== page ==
Tom Sowanick is Co-President and Chief Investment Officer of Omnivest Group, Princeton, N.J.
By now everyone knows how unusual the price movement of global equities was last week. Unprecedented ups and downs caused screen huggers to move completely under the covers. We, on the other hand, believe that it is time to lower the covers enough so that we can see the responses by global leaders.
First and foremost, Central bankers have been quick to take action in order not to experience another 2008 financial crisis meltdown. The European Central Bank (ECB) was quick to announce that they would be purchasing Spanish and Italian debt at the start of last week. This was followed by European countries placing bands on short-selling of banks.
In the U.S., the Federal Reserve opened the door to the possibility of another round of quantitative easing, if necessary. The intent of government and central banks’ actions was to calm irrational financial market movements. Even the Swiss National Bank alerted the investment community that they would consider having the Swiss franc pegged to the euro in order to halt the unprecedented rise of the franc.
All of these actions combined have clearly elevated the prominence that financial markets have gained in the eyes of central bankers and government officials globally. And while this should be good news for investors, what is still lacking is a true sense of a global effort to reduce unwanted volatility. But we will take what they have to offer.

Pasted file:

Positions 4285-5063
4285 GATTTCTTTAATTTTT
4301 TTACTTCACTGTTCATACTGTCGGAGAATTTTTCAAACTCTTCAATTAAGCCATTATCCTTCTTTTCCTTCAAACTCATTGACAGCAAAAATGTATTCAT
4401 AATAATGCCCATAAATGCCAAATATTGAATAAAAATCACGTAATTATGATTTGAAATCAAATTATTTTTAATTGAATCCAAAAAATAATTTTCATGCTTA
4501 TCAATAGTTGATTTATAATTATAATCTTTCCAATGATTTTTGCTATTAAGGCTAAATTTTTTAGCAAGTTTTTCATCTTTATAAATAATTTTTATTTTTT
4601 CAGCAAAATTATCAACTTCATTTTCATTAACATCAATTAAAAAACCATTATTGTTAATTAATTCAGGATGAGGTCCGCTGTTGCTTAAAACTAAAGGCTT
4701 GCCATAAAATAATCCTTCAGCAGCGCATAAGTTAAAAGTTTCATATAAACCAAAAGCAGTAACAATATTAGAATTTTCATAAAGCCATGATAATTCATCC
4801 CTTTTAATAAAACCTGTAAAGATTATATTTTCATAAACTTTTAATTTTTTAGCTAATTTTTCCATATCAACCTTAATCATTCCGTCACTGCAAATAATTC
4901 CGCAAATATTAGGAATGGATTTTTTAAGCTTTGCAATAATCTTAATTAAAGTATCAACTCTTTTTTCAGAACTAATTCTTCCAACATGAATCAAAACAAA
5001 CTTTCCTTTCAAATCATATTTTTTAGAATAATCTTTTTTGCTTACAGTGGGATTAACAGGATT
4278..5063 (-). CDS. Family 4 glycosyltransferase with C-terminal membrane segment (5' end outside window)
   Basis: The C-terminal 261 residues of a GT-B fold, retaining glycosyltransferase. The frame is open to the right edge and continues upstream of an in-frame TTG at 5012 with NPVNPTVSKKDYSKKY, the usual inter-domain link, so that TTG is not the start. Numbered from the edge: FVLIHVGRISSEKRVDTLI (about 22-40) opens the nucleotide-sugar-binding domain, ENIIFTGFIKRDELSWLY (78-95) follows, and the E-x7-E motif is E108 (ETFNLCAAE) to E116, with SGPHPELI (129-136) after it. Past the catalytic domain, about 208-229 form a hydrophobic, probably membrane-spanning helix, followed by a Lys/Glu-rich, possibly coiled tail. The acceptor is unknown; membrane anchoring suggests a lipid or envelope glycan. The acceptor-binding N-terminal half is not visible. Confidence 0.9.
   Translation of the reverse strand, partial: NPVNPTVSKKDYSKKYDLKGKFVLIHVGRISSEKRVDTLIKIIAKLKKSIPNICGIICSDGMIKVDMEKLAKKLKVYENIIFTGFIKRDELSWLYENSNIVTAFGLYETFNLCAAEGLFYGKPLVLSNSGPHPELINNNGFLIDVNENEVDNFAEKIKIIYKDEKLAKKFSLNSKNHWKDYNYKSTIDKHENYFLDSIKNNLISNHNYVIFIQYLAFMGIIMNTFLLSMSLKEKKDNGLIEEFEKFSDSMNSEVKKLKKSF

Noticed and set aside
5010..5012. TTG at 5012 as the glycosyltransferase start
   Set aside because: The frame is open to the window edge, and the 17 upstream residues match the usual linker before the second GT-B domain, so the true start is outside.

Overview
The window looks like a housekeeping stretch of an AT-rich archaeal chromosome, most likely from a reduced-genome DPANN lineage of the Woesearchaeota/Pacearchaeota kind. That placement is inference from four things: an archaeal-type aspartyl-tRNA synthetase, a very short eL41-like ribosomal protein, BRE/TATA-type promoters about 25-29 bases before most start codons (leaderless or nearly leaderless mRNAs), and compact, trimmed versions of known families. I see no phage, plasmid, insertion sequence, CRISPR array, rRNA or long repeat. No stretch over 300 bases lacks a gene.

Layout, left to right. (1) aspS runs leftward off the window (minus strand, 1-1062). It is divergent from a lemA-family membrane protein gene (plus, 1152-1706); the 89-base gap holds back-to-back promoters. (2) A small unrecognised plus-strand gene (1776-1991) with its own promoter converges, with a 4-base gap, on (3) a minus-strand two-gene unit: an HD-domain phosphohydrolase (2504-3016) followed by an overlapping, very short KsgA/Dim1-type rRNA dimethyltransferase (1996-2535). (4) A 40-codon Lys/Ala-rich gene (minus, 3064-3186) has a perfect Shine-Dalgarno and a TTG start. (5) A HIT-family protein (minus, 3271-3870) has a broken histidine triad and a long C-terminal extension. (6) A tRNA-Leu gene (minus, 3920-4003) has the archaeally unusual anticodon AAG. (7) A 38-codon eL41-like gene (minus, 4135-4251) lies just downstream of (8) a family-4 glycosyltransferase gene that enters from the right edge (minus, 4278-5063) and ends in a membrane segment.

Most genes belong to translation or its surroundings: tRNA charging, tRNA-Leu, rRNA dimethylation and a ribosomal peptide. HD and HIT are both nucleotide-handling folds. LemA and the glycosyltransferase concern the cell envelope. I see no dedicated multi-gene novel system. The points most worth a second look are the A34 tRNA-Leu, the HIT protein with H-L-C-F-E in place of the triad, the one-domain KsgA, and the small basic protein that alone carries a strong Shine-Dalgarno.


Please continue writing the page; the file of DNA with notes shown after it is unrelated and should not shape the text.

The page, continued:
In the meantime, financial markets appear to have stabilized by the end of the week with nearly all equity markets gaining ground on Friday. Somewhat less noticeable was the fact that the Brazilian equity market gained nearly 1 percent on the week and was up 4 straight days (Tuesday - Friday). Chile followed the same performance pattern and ended the week up 4.54 percent and Columbia gained 1.45 percent on the week. The point being is that investors are clearly beginning to distinguish across regional boundaries.
U.S. Treasury yields set new historical lows at the front end of the yield curve with long interest rates also falling sharply. The volatility that was experienced in the bond market resulted in negative returns for corporate and municipal bonds. High yield was the worst performing sector as investors used the high yield market to hedge against other high quality bond investments.
This week investors should focus on the performance of European sovereign debt markets and the necessary follow through for lower yields in the (Portugal, Ireland, Italy, Greece, Spain) PIIGS market.
In the U.S., market activity will focus on Producer & Consumer Inflation data points, with the most important number being Initial Jobless Claims (IJC) on Thursday. A print below 400,000 (IJC) for a second consecutive week, would have a significant impact on buoying investment sentiment.
Excessive market volatility has created long-term value in global equities. Investors should take the opportunity to add to SPDR S&P 500 (NYSE: SPY) and emerging market exchange-traded funds (ETFs).